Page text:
A biosketch briefly highlights your skills and experience that relate directly to the project being proposed. A CV elaborates in detail on education, professional history including all employment, academic credentials, publications, et cetera. Biosketch information is often drawn from the CV.
Funders are placing increasing importance on investigator profiles in judging the strength of a proposal. A significant component of feasibility is deemed to hinge on who will do the work, as much as on the quality of the project design.
Researchers are well-advised to read and follow funder instructions, and to tailor their biosketches carefully to the project being proposed. Some agencies require a specific format and limit page length for biosketches.
Peer reviewers and program officers are responsible for evaluating the background, skills, and abilities of the researchers for each project.
Most competitions require a biosketch for those in the role of Principal Investigator or Project Director, along with Co-Principal Investigators, and Co-Investigators. Sponsors may require biosketches for other types of personnel listed in the application including collaborating PIs who may receive subawards from ISU on the project. It is important and a good practice to check sponsor requirements. Some agencies will not review a proposal submission if the biosketches included do not conform to stated instructions.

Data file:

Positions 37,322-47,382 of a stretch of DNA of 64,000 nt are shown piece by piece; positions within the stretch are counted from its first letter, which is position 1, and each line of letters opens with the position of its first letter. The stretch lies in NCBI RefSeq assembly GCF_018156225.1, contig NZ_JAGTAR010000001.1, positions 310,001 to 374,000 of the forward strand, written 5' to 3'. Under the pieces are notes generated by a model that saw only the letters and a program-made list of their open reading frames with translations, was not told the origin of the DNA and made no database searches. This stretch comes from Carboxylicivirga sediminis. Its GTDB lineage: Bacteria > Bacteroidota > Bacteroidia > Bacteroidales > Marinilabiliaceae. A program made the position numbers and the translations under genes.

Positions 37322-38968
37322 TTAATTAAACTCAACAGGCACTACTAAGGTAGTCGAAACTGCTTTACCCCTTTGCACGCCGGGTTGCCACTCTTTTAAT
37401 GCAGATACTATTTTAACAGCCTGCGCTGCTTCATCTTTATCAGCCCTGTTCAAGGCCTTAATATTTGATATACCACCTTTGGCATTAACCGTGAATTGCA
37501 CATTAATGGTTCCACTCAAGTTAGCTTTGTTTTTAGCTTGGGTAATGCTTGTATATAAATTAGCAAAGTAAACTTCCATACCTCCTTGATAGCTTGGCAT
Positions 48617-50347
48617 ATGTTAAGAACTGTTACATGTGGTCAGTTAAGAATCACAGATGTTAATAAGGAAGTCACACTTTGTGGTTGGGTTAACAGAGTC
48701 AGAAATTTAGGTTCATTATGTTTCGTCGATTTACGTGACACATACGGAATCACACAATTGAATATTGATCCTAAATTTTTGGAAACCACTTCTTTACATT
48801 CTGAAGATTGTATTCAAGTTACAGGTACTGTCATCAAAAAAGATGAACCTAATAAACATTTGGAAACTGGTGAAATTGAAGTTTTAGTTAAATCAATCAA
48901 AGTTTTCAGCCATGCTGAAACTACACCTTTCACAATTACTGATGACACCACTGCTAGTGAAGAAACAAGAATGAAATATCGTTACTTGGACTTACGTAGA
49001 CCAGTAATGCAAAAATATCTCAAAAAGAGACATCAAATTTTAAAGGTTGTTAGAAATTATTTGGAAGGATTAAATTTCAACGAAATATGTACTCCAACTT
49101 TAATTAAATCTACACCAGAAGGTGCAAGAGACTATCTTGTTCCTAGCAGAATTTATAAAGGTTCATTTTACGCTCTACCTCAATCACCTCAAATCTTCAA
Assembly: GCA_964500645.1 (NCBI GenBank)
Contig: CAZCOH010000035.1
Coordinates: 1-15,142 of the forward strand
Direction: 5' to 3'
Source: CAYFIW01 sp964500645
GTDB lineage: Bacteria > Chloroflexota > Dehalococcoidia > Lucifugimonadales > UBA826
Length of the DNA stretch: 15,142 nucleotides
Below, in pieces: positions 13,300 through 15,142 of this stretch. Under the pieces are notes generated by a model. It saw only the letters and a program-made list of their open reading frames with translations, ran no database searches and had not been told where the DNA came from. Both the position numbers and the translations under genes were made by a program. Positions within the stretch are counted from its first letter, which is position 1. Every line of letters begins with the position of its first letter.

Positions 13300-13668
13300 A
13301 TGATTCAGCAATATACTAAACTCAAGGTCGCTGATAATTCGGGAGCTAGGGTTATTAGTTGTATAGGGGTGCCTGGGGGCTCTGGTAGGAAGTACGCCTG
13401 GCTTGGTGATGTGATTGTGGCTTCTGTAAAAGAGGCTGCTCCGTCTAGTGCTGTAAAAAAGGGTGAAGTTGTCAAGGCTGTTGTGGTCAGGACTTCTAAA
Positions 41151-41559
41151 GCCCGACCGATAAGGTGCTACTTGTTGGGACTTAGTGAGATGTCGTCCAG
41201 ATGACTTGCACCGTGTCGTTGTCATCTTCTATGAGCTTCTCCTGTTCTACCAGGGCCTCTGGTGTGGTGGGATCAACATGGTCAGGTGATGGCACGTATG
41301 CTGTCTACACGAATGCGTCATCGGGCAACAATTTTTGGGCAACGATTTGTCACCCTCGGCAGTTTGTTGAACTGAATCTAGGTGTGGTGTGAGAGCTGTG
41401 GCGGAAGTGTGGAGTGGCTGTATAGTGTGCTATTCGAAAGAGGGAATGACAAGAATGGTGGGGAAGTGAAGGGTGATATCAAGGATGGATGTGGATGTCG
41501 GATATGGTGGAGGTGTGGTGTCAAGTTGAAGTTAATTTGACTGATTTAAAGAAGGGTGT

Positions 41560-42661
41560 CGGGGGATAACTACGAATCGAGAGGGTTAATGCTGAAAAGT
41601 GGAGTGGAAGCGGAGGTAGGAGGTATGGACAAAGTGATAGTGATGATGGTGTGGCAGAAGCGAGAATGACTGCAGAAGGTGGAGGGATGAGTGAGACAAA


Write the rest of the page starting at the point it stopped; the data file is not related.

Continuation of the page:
The NSF Grant Proposal Guide section II.C.2.f lists the required content and format for biosketch contents. A NSF Biosketch is limited to 2 pages and is required for each individual listed on the proposal as senior personnel. It contains the following sections:
NIH’s website has template and sample biosketch forms, as well as instructions on the required content. A NIH biosketch is limited to 5 pages and is required for each individual listed on the proposal as senior/key personnel. It contains the following sections:
NIH has made substantive changes to required biosketch contents. Newest additions include: